Sunday, November 24, 2013

Urban Exploration in Rural Kyrgyzstan

July 23, 2013

Life at the Beach Camp is incredibly relaxing. I have to make sure that I am awake at meal times (9am, 1pm, and 6pm) but other than that I have absolutely no responsibilities. And, as I am once again on my own, I no longer need to plan my day around the lives of others. I loved both of my host families, but I definitely prefer being in control of my own life. Of course, there’s not much to do here, especially as my Floridian body has completely ruled out swimming in this frigid lake, and as I am not one for sunbathing. This means I’m mostly left with long walks, long naps, and long sessions with my kindle. I don’t mind; I’ll be returning home in eight days, at which point I will have a lot to accomplish before the start of the fall semester on August 19th; I may as well enjoy doing nothing for as long as I can. Plus it's pretty damn scenic here.

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This morning I made it my mission to explore the large and seemingly abandoned/unfinished hotel located just behind the hot springs. I love all sorts of derelict and abandoned structures, and this one has fascinated me ever since my first trip down to the shore with Rita and Kuban. From a distance, it was impossible to tell if it was still under construction, if it had been abandoned mid-construction, or if it had been finished and then abandoned. However, determining the nature of the structure seemed likely to entail sneaking past the obviously inhabited home located within the fence surrounding the derelict hotel. I suppose a more normal individual would have simply asked the residents of said home for information about the hotel – as well as for permission to explore. But I’m anything but normal.

This morning was warm and sunny, so after breakfast I grabbed my camera and set out to walk around and behind the hotel. A large area (far larger than the hotel itself) is fenced in, meaning that this was a somewhat lengthy walk. Additionally, I wanted to approach the hotel from the southwest, since the home on-site is located on the northeastern corner of the property. I was worried that there would be no means of entry from the southwest, but luckily for me there was an open gate.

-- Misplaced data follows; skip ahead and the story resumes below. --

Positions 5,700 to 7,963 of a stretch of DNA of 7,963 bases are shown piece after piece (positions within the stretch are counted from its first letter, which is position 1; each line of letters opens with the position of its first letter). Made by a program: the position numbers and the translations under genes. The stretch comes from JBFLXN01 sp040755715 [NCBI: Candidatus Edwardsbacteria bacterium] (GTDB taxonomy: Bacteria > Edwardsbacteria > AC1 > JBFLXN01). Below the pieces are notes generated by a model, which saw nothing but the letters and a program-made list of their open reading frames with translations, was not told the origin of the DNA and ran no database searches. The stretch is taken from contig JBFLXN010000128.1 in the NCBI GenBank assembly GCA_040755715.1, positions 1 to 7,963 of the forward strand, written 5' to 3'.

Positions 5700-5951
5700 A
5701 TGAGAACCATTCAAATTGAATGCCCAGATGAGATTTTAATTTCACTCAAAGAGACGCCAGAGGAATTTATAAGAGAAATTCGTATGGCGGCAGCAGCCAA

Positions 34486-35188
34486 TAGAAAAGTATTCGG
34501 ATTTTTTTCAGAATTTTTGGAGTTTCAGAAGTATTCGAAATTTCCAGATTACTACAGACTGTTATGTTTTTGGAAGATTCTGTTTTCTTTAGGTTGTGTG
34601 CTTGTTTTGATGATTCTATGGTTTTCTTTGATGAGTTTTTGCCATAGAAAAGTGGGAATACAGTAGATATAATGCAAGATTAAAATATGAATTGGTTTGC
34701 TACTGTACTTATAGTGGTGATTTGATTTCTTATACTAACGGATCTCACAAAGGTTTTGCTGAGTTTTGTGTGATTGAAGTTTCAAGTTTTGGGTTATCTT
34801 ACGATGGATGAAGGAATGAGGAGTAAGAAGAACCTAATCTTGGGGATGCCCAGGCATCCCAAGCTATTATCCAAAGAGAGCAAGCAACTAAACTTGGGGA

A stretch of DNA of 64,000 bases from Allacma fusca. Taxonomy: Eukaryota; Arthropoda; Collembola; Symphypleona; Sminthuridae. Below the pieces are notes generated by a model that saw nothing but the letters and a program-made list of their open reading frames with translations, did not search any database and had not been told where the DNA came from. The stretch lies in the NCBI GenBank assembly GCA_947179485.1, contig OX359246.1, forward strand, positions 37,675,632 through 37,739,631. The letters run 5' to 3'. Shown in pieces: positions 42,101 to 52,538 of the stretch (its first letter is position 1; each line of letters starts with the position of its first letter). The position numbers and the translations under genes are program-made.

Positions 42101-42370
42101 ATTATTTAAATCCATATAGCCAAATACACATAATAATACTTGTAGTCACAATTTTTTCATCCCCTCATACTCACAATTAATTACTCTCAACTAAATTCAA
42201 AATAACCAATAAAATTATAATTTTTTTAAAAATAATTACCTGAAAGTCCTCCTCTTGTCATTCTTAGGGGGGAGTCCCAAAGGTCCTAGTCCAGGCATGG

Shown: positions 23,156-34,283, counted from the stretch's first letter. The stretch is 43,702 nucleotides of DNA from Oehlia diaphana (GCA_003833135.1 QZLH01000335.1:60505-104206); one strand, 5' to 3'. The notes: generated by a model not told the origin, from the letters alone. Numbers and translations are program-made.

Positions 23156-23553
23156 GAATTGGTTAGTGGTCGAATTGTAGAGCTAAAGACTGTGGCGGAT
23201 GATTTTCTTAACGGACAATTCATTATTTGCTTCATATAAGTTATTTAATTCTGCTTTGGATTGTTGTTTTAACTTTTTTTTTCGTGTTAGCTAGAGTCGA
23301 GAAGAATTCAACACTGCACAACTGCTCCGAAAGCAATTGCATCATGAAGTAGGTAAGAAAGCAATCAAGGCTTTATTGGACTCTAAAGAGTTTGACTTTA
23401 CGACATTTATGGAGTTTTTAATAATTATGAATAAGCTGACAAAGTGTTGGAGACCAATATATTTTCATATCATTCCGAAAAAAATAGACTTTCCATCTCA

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There were no back doors into the hotel; however, each of the rooms had a door opening up onto a balcony. (By “door” I mean an empty hole in the concrete; there were no actual doors or windows installed.) I was able to scramble over the balcony’s bars and gain entrance to the hotel that way. From what I could tell, the place had been abandoned mid-construction. Light fixtures and wiring had, at one point, been installed, but no doors or windows, and the walls and floors seemed to have never been more than bare concrete. It looks to have been abandoned for several years. I don’t remember it from five years ago, but apparently it was here; I was told that it’s been abandoned there since the collapse of the Soviet Union.

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Had the hotel ever been finished, it would have been a comfortable, modern facility, with one bathroom (including, from what I could tell, a toilet and shower) for every four rooms. Each room would have had large windows and a balcony, overlooking either Issyk Kul to the north or the mountains to the south. However, in its current state, the place is far from modern or comfortable. The fixtures and wiring had been ripped from the bare concrete walls, cows and sheep had obviously had the run of the ground floor for some time, and there was evidence of the occasional squatter and teenaged partier. While it is probably salvageable, doing so would cost a lot of money. As such, I suspect that it will remain as is for a long time, if not forever.

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